Summary of the Current Situation:
There are 205 political prisoners in Burma.
86 are currently serving prison sentences, 35 are awaiting trial inside prison, 84 are awaiting trial outside prison.
MONTH IN REVIEW
This month, one person was arrested and one was sentenced but immediately released. Three incarcerated political prisoners are reported to be in bad health.
Restrictions on media and civil and political liberties have continued throughout September. Two news journals, The Voice Weekly and Envoy, have been indefinitely suspended for failing to send articles to the censorship board for approval before publication. Journalist Aung Lwin has been charged with defamation under Section 500 of the Penal Code for having published an essay about the environmental problems caused by mining waste. On September 15, Yar Pyae, a social and political activist, was prosecuted under Article 66/d of the Telecommunication Law by the Hmawbe Court, Rangoon, for having written a defamatory post.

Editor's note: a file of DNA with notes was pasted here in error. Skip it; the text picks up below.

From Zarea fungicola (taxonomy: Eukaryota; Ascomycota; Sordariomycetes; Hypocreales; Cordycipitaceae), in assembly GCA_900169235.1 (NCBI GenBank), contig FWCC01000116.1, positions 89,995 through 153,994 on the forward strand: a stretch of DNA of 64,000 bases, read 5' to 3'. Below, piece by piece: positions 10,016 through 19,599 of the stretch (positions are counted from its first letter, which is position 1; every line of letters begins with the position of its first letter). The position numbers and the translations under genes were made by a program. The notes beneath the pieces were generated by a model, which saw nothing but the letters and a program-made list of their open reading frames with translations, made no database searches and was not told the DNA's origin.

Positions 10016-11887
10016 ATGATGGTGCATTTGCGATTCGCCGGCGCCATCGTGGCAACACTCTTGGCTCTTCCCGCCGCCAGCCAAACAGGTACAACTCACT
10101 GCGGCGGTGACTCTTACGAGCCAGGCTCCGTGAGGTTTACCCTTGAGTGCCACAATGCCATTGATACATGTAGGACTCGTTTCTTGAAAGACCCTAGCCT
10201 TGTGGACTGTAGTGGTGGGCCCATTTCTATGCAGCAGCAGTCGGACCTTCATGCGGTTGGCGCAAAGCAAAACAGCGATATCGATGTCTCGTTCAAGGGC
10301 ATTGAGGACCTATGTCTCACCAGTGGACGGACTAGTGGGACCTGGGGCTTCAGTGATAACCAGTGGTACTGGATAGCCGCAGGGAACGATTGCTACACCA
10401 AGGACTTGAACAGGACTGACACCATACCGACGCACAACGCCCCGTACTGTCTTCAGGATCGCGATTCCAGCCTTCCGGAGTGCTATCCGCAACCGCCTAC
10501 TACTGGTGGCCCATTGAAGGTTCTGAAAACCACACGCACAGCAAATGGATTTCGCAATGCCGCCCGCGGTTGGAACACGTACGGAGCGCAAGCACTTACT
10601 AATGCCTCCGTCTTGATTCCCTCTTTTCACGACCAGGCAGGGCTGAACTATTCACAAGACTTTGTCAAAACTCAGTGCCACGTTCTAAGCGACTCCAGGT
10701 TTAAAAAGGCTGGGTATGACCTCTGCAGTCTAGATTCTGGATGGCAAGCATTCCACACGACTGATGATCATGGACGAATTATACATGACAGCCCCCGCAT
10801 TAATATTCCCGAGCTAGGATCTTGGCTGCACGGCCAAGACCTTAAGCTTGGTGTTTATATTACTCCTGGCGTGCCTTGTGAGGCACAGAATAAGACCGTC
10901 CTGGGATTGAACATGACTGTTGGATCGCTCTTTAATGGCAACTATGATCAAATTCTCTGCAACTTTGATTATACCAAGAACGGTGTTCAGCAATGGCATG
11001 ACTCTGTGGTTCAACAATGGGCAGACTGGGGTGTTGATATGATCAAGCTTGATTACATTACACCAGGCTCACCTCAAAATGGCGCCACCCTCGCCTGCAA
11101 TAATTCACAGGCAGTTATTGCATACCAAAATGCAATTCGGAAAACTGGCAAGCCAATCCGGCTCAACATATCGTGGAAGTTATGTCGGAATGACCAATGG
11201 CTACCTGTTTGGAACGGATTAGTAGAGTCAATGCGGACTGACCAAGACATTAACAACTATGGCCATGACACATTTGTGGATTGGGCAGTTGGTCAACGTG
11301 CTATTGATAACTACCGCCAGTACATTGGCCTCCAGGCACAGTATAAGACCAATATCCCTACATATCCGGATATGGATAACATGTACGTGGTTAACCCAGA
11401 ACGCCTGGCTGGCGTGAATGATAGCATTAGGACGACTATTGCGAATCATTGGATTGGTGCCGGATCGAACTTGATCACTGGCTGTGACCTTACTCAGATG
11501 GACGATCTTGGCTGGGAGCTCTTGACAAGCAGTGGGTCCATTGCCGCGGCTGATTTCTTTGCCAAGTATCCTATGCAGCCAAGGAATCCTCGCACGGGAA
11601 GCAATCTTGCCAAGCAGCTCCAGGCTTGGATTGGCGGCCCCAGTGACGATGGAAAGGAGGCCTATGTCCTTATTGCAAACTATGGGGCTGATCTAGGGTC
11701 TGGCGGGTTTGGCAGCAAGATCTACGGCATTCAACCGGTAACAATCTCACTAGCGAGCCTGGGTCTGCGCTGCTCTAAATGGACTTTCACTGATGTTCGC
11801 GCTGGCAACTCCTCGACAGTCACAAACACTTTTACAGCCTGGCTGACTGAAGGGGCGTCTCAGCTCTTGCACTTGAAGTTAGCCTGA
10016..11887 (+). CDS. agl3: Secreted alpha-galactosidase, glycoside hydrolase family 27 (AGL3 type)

Clashes in ethnic areas between the Burma Army and different ethnic armed groups continued throughout September, leading to significant human rights violations.
September also saw some promising advancements in the human rights context. The Upper House, following the Lower House‟s commitment, has passed a bill repealing the Emergency Provisions Act, an outdated and repressive law used to suppress dissidents. And on September 15, the seven soldiers involved in the murder of five civilians in Mong Yaw village in June 2016, were sentenced to five years imprisonment with hard labor by a court martial in Lashio Township, Shan State.